Twenty-one years ago, a professional clown asked nationally known singer songwriter Bernice Lewis of Williamstown to help found the Ladies Auxiliary Ukulele Orchestra. They thought of the ukulele then as a novelty and a comic prop, she said. Now, in the group’s fifth incarnation, she, her daughter Mariah and Bernadette McMahon perform original ukulele music in three-part harmonies from the Berkshire Fringe Festival to FreshGrass.
Fourteen years ago, in a cold winter in Buffalo, N.Y., guitarist Stuart Fuchs saw a ukulele in a shop and bought it to brighten a grey day. He began playing it on the bus to strangers, he said. Last month he strummed Beatles riffs at the Port Townsend Ukulele Festival in Puget Sound, and he has become known as a performer and teacher at folk festivals across the country.
The ukulele has seen a Renaissance in the U.S. and Canada in the past 12 years. Led by musicians like Jake Shimabukuro and James Hill, Lewis said, the small four-stringed instrument has turned into a widely popular phenomenon.
The LAUO and and Fuchs will celebrate their instruments at the fifth annual Ukefest at the Waubeeka Country Club in Williamstown, with Madeleine Grace as “Badeleine Madeleine” from New Palz, N.Y., and Michael Eck from Albany, N.Y., with live performances and an array of ukuleles on show.
Many ukulele musicians today began as guitarists, Lewis said, as she and Fuchs did.
“Around 2008 I began to take my Kamaka tenor uke out on concert gigs with my gypsy jazz band,” Fuchs said, “adding a few ukulele numbers into each concert set. … I turned my focus to unlocking the ukulele’s possibilities as a solo instrument.”
But as the ukulele has taken off, more and more people have started with it. The ukulele is inexpensive and friendly for beginners, Lewis said. To play well takes skill and time, but “to play ‘You Are My Sunshine’ at 7 or 8 years old is much easier than on guitar.”
She also finds the ukulele comfortable.
“I would love to find instrument builders who would look at our anatomy and create something that won’t strain our backs and shoulders,” she said. “I love playing the guitar, and I will never stop, but when I pick up the ukulele I gravitate toward it … it feels like it fits. I love the way it feels to hold it and play it.”
She would like to encourage people to compose original music for the ukulele, she said. She has a four-decade-long practice of composing for the guitar, and she can play guitar music fluidly on the ukulele, but composing for the ukulele directly is a very different practice. Her teenage daughter, who concentrates on the ukulele, has written some serious music for it. And she would also like to find more women composing.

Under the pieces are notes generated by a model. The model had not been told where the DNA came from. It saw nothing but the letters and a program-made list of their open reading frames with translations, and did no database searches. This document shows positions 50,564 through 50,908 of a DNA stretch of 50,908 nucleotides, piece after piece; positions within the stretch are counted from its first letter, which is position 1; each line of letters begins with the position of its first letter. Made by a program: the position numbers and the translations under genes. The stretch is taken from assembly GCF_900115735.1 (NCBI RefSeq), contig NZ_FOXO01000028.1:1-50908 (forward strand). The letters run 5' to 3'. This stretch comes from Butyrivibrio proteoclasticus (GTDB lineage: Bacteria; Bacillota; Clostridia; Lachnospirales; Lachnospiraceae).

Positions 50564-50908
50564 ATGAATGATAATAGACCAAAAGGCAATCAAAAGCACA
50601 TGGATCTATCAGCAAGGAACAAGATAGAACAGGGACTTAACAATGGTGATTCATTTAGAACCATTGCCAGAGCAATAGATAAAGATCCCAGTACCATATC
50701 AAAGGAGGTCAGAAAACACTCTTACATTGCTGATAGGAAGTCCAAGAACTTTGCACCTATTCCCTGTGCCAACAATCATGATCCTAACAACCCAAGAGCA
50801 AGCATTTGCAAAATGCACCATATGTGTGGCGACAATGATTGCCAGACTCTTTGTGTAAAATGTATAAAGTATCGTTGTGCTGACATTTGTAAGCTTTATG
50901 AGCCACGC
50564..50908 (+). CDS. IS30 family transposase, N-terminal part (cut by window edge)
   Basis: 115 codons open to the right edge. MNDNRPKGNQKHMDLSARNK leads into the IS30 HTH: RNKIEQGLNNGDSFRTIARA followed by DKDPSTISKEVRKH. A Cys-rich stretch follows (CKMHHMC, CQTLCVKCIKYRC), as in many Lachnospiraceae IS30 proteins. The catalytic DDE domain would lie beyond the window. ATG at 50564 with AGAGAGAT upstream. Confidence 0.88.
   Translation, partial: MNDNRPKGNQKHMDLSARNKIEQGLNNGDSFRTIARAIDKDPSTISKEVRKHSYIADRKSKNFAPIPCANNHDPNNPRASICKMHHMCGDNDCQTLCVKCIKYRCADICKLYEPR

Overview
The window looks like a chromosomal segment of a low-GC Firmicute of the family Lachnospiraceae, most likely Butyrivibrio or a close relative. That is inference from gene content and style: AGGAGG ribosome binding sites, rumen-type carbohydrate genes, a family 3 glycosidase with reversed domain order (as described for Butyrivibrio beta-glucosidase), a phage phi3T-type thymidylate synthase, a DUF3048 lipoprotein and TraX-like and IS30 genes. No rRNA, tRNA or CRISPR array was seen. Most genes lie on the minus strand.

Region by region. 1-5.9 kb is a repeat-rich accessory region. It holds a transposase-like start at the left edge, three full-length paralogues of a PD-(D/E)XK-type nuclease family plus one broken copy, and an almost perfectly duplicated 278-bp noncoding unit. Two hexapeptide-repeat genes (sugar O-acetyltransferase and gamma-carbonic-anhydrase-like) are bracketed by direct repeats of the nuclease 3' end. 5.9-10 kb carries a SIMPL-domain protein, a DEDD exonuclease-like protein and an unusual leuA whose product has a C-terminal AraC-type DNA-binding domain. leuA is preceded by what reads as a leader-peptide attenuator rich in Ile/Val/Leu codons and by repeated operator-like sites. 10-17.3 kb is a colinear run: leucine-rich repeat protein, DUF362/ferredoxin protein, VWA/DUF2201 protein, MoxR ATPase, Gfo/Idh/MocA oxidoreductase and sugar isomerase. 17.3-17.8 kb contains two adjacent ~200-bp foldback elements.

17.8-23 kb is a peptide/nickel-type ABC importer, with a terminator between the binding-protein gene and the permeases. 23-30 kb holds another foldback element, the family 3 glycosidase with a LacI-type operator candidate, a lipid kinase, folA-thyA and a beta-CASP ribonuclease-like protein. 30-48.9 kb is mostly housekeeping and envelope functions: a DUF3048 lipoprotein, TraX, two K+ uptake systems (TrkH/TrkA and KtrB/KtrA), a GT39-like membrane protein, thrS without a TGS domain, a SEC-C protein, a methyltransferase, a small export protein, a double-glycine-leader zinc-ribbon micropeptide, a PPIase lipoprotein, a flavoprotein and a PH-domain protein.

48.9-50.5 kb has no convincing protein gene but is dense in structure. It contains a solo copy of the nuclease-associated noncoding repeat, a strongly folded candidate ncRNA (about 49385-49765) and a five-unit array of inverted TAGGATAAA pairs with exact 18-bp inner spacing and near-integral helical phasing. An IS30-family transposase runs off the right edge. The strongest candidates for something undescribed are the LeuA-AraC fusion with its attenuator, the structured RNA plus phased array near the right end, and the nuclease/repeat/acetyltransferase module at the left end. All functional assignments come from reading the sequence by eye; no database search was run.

“Badeleine Madeleine” Grace writes original tunes and has a strong right hand, a hard strum, Lewis said. She is also a professional farmer and managed the CSA at Mighty Food Farm in Pownal, Vt., before moving to New York about a year ago.
Fuchs has composed original gypsy jazz guitar music and co-arranged orchestral arrangements of Django Reinhardt’s music.
“I also write for the ukulele,” he said, “and I am exploring songwriting with lyrics more and more. … For me, it’s largely about color, tone and mood.”
The ukulele’s top string is tuned higher than the lower three, though some musicians tune that top G string an octave down.
“Using the standard ukulele tuning with a high G string, you have about two octaves to work with,” Fuchs said. “Add a low G and you get a few extra notes and a bass-like texture to the sound. … Some music just seems to fall out of the instrument the way hot butter runs off the edge of your toast.”
And nothing beats hearing the music live.
“There is an aliveness to the music and a vibration that can only be felt from acoustic sound waves and people coming together,” he said.
“There is nothing like singing with other people — nothing,” Lewis agreed. “I wanted to play music particularly with other women. That’s why I said yes to the Ladies’ Auxiliary Ukulele Orchestra without thinking about it, 21 years ago. The rewards are visceral.”